Davidson County Republican Party Chair Lonnie Spivak Blasts Metro City Council’s Down Vote on School Safety Evaluations

Apr 21, 2023

Live from Music Row Friday morning on The Tennessee Star Report with Michael Patrick Leahy – broadcast on Nashville’s Talk Radio 98.3 and 1510 WLAC weekdays from 5:00 a.m. to 8:00 a.m. – host Leahy welcomed Davidson County Republican Party Chair Lonnie Spivak in studio to give his statement in response to a down vote by Metro Council for school safety evaluations.

Leahy: In studio Dan Meredith who is the vice chair of the Davidson County Republican Party and our good friend Lonnie Spivak, who is the chairman of the Davidson County Republican Party. Dan, you, of course, are also our friend.

Meredith: Yes.

Leahy: A good friend as well. I didn’t mean to not indicate that by not adding that descriptor to you.

Meredith: I want to be like you when I grow up, Michael. But I’m never going to grow up.

Leahy: Lonnie. So tell us about this press release you just put out. We’re breaking it right now on this program. Davidson County Republican Party condemns Metro Council for voting down resolution school safety evaluation. Give us the details on this press release.

Spivak: Let me read the resolution that was presented by council member Courtney Johnston. It was resolution 2100, which reads a resolution directing the Metropolitan Nashville Police Department to conduct an evaluation of the safety plans and measures of the Metro Nashville Public Schools. It was a very simple resolution, and it failed 14 to 19 with two abstentions.

Leahy: I hear that Metro Nashville Public Schools was lobbying against this. Is that right?

Spivak: That’s my understanding.

Meredith: So she just wanted them to evaluate the schools.

Spivak: Yes. It’s important for us to know where our pain points are, right? What our security threats are, where we are weak in the security and the securing of our schools? It’s a common-sense measure that can go a long way to preparing our school facilities in the unlikely event of another shooting.

Meredith: So the school board said we don’t want to know any of that.

Spivak: That wasn’t the school board, it was the Metro Council.

Meredith: Oh, the council said, we don’t want to know any of that.

Leahy: It was 19 to 14. Why don’t you read that statement so we can get it down for our local news outlets here.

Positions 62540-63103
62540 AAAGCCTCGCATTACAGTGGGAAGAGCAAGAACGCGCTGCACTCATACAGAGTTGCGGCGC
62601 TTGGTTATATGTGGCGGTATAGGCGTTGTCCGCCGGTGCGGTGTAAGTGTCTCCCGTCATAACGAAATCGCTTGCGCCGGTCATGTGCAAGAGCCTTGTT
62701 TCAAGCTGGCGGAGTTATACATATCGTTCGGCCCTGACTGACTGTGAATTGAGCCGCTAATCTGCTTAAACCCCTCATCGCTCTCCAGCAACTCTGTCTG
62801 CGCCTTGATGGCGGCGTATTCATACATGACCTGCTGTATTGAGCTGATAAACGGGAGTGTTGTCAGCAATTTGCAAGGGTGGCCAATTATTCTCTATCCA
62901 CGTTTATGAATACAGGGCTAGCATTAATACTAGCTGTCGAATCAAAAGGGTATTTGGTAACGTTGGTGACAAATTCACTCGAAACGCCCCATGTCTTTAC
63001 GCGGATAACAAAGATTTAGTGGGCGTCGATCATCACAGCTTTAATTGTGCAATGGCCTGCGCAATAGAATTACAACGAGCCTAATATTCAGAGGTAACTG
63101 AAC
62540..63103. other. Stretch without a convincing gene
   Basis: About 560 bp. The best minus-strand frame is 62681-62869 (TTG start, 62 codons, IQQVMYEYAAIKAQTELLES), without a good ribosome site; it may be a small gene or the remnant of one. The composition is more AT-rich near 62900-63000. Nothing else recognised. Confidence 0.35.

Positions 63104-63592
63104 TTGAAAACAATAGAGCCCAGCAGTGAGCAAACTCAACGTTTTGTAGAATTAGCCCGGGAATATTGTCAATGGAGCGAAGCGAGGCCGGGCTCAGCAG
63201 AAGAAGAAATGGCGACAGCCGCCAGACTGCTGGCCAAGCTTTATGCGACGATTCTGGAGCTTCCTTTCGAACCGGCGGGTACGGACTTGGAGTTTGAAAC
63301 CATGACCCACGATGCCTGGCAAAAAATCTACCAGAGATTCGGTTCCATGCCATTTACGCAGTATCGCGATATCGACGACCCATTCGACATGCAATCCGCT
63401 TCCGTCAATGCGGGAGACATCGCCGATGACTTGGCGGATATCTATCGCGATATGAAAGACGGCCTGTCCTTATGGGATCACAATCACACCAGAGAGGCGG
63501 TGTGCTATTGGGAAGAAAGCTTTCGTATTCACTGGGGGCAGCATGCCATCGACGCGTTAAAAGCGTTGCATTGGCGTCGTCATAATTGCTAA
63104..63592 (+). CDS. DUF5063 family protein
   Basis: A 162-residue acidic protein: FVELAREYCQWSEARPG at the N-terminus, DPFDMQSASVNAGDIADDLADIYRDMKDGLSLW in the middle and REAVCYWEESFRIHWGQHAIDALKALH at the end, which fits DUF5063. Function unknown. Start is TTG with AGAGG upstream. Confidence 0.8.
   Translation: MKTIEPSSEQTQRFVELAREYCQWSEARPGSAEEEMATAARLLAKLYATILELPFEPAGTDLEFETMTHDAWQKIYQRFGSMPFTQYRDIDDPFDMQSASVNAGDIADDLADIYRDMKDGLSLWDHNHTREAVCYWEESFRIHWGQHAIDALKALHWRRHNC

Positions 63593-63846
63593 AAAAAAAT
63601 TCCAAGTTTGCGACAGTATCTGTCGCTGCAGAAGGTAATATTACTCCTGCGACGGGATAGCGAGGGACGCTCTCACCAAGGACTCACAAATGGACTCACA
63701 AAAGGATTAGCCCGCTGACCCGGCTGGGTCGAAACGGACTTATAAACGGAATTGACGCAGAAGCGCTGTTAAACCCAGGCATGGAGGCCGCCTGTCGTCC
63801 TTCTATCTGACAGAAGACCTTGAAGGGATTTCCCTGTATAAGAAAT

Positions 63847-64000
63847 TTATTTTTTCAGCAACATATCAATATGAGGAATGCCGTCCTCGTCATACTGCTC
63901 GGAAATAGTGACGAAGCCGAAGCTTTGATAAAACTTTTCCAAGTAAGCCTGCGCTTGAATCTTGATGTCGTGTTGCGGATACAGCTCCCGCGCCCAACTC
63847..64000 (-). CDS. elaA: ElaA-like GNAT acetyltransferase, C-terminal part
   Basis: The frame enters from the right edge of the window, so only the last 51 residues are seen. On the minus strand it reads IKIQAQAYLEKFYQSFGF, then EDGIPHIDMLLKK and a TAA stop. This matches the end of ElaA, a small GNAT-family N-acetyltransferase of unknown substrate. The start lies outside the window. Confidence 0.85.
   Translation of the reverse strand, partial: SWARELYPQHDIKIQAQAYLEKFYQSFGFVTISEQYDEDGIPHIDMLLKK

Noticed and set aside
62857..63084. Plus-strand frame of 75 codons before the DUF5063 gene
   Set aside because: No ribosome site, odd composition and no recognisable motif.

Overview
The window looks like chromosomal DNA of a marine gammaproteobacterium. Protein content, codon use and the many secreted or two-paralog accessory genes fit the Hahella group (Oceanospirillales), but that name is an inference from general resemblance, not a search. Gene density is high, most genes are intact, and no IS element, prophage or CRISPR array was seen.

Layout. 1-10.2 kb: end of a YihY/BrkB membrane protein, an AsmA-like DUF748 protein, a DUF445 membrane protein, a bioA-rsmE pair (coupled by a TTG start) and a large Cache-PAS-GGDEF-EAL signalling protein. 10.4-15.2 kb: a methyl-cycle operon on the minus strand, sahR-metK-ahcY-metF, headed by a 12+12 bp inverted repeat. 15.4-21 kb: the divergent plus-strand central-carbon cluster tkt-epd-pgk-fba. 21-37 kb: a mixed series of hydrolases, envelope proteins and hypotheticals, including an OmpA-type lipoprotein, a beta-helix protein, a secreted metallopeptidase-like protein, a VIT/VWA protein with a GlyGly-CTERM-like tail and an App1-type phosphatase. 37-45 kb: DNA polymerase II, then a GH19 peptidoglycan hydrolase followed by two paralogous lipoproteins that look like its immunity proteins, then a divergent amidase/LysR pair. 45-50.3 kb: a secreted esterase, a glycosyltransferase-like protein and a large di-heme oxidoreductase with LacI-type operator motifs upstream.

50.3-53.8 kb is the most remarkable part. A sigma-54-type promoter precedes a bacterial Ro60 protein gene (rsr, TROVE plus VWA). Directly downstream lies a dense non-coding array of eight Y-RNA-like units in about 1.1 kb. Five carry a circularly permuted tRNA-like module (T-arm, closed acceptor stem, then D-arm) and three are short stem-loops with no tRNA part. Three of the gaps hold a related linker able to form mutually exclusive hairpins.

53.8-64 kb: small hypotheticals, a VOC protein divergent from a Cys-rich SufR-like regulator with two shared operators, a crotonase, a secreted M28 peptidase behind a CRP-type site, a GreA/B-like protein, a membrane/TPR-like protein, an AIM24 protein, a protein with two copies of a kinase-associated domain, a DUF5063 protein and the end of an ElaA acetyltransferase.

Spivak: My statement is the safety and security of our schools should always be a top priority for our community, and it is disheartening to see the Metro Council fail to support this critical initiative. Council Woman’s Johnson’s resolution was a common-sense proposal that sought to proactively assess the safety protocols in place at our schools and make improvements where necessary.

By voting it down, Metro Council has failed our community and rejected an opportunity to take meaningful action toward enhancing the safety of our schools and ensuring that our children receive the quality education they deserve in a safe space.

Leahy: That’s some common sense there. And, but 19 council members voted against this. What was the rationale? You are going to have a professional come in and take a look at how the kids are trained, how the teachers are trained then you know what to do when you hear the sound of gunshots.

In the case of Covenant, they had undergone some training and went through the process, and the number of fatalities would’ve been far greater had they not gone through that training.

Spivak: They had the ability and went through the training. They had procedures and equipment in place to physically lock down the doors easily to the classrooms. Really their only fail point was the glass at the side door.

Leahy: And that was the fail point right there. And I don’t know what the evaluation was, but now an evaluation like this would go to a school, and the number one thing you’d want to look at is, is there glass there that somebody can shoot through? Because that’s what the killer did. The killer scoped this out.

The killer was aware of the fact that they could shoot through the glass and get into the school. There are constraints if you put a ballistic film on those glass doors, you can stop it. And obviously, woulda shoulda could have. That’s why you do these evaluations.

Spivak: It’s important to know where your pain points are at your security level. I’m not a security specialist, but I’d know that I’d easily I’d want the equipment in place to easily lock those doors.

That would be impossible to get into a classroom. I know that you’d want to be able to have magnetic locks in place. You’d want to be able to quickly lock down a facility if it became necessary.

Listen to today’s show highlights, including this interview:

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Tune in weekdays from 5:00 – 8:00 a.m. to The Tennessee Star Report with Michael Patrick Leahy on Talk Radio 98.3 FM WLAC 1510. Listen online at iHeart Radio.
Photo “Lonnie Spivak” by Lonnie Spivak. Background Photo “Classroom” by Wokandapix.